Yes, certain breeds do have tendencies to do things more than other breeds. But they don’t do them because of that. They do these things because they find it reinforcing (a different thing from enjoying something) and because they have been allowed to be reinforced for doing it. I know I am not the best dog trainer in the world. I know I’m pretty good at it and I know that I will never stop trying to be better than I am just now. I say this because I know it’s possible to retrain dog aggressive bull breeds. I know it’s possible to train a husky or a Shiba Inu to recall. I know it’s possible to do these things without resorting to aversive training methods. The reason I know these things is because I’ve done them. I know there are loads of other things you can train a dog to do, without having done them myself because I’ve seen others do it.
If you think you can’t train your beagle to come back to you because she’s a beagle, you won’t do it and you’ll never let her off leash. If you think your Akita is unfriendly to people because he’s an Akita, it gives you the excuse not to do anything about it (although with any work with dogs who react aggressively we need to always be aware of safety issues).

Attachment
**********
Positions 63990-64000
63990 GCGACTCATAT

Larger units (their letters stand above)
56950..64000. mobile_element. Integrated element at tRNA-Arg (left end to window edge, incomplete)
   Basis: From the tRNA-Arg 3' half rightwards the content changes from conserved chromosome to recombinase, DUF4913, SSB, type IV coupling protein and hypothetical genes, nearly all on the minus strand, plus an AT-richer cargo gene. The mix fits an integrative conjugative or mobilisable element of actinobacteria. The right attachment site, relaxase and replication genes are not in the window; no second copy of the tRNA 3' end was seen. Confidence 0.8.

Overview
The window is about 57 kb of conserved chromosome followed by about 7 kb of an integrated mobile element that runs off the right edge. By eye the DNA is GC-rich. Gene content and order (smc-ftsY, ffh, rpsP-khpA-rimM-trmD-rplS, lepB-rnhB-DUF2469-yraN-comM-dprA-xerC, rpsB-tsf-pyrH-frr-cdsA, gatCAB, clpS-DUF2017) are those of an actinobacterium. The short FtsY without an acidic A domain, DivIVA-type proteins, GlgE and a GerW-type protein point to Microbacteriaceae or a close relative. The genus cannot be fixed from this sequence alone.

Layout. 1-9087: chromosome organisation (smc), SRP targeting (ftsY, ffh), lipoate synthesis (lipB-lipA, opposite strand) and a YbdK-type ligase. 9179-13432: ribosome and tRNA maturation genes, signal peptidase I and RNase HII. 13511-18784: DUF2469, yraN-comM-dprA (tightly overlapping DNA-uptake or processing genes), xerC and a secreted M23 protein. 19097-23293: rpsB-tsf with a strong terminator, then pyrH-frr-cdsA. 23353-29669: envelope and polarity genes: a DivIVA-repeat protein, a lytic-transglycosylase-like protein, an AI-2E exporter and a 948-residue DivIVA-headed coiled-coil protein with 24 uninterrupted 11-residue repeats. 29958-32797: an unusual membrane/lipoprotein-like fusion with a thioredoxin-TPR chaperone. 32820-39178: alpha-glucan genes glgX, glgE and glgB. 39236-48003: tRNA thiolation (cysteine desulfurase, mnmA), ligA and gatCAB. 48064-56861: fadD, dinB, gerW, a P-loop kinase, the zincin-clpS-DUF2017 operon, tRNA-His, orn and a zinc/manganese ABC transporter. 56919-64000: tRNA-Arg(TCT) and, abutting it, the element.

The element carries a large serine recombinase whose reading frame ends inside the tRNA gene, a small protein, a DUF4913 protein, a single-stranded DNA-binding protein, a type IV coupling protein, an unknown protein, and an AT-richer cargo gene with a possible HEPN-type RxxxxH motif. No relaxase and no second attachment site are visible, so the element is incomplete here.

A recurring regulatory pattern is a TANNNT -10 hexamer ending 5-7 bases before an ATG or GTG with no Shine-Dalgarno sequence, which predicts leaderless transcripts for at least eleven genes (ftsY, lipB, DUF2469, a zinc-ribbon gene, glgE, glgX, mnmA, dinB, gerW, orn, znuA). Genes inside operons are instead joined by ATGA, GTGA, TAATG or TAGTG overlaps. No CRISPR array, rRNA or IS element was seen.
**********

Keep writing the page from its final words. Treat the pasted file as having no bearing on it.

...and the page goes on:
Rather than attaching a label to your dog, think in terms of “If (a certain sequence of events or situation occurs) then (my dog reacts in a certain way)”. If my dog is off leash and catches an interesting smell then she won’t come back when I call her (prudent use of a long line and reinforcers is how I would go about changing this). If my dog is on leash and there is another dog within 15 feet, he will react aggressively (here you could alter the distance and use classical conditioning). If you need to label anything, label behaviours, which we can change.